Branded clothing

You might choose for your staff to wear a branded uniform or branded accessories. This can help define the image of your brand. It can also help improve its reputation with customers. It may also help your employees to feel part of their team, and improve their confidence especially if it is comfortable, modern and a good fit. When your employees feel part of the bigger picture of your business, they are less likely to leave, which in turn reduces staff turnover. Having your staff wear a company uniform also means they are easier to locate in a busy store by customers.

Protective clothing

To protect your employees and ensure they are following health and safety regulations at work, your dress code might include protective clothing such as hi-vis jackets, protective gloves or visors. It is important to consider how visible your employees are if they are working at night. Employees will need appropriate clothing or accessories if handling hazardous substances, operating heavy machinery or working at heights.

How to establish a dress code in your HR policy

Once you have decided what clothing is appropriate for your employees, you can now outline a dress code in your company policy. This should ideally be communicated via your HR department. You might also choose to talk about dress code with employees during their orientation, or in their interview.

Make sure that your dress code is presented in a place that is easy for employees to find. This could be in a code of conduct or company policy manual. If you are planning to instigate any changes to your employee dress code, state this information in a place that is also easy to find. You may choose to discuss this in an email, or during a meeting with your employees. Employees can become confused about your dress code if it is not clearly outlined as part of your HR policies. A survey suggests that a quarter of employees find it difficult to find suitable office attire. The same survey also suggested that a fifth of women and nearly a quarter of men have been called out for coming into work wearing clothing that doesn’t comply with the dress code. Terms like “business casual” can be vague. Therefore, it is recommended that if you plan to have a business casual dress code, you need to make sure that your employees understand what this means for your company.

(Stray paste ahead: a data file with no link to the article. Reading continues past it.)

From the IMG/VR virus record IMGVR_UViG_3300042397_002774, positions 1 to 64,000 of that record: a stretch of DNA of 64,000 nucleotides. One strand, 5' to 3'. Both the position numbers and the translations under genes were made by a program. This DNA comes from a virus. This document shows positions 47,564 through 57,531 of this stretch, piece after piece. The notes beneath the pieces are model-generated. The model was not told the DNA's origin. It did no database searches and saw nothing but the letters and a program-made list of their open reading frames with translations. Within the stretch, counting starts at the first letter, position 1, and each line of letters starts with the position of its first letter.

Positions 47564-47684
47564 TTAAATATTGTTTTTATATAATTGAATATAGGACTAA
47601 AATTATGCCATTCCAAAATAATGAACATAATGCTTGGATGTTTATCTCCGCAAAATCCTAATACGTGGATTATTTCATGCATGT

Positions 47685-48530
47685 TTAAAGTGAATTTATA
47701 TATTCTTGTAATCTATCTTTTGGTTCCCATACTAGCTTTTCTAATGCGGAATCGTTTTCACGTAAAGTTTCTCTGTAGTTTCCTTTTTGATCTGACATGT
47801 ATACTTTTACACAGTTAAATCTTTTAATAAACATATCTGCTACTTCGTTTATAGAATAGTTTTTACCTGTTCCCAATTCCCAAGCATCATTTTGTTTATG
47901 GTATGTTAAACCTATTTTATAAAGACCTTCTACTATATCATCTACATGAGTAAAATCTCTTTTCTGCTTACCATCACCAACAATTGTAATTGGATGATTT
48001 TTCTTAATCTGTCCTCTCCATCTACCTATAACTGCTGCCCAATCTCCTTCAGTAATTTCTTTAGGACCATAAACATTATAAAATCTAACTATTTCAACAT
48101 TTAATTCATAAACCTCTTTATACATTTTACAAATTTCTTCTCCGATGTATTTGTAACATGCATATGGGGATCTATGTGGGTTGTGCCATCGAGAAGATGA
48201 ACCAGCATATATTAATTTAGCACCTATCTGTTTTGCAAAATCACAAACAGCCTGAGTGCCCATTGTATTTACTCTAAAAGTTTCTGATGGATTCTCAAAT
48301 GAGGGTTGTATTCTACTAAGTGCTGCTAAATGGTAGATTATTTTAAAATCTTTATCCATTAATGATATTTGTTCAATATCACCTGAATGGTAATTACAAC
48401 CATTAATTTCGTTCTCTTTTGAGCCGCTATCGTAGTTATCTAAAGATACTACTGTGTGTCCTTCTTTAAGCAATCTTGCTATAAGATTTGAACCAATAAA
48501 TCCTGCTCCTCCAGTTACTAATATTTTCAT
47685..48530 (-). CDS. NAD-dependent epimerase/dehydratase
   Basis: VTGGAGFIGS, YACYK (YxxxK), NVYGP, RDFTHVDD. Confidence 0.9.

Generations and how to look at the workplace

Different age groups will have a different idea of what is expected of their dress in the workplace. Younger generations may be used to working remotely, or in an office where the dress code is very relaxed. According to one study, 57% of Millennials and 58% of Generation Z employees thought that if a business had a casual dress code, they would enjoy working there more. Therefore, if you are looking to recruit younger generations to your team, you might consider including a casual dress code in your perks package. However, if your office requires a very formal dress code, you should make sure that younger, less experienced employees understand what is considered formal according to company policy.

On the other hand, older employees may be less comfortable or familiar with a casual dress code. They might interpret business casual to mean smart, traditional clothing with some bright elements and interesting design features.

The UK law surrounding employee dress

There are certain circumstances where employees can claim that enforcing a particular dress code on them is a form of discrimination according to the Equality Act 2010. Some types of clothing can be used in discrimination claims in a court of law, but the court itself usually decides on a case-by-case basis whether the banning or enforcement of certain items of clothing is a form of discrimination. Discrimination claims usually involve protected characteristics including:

  • religion or belief
  • sex
  • age
  • disability
  • gender
  • pregnancy or maternity.

An employee can object to wearing a uniform or item of clothing if it goes against their religious beliefs. This is because religious belief is a protected characteristic according to the Equality Act 2010.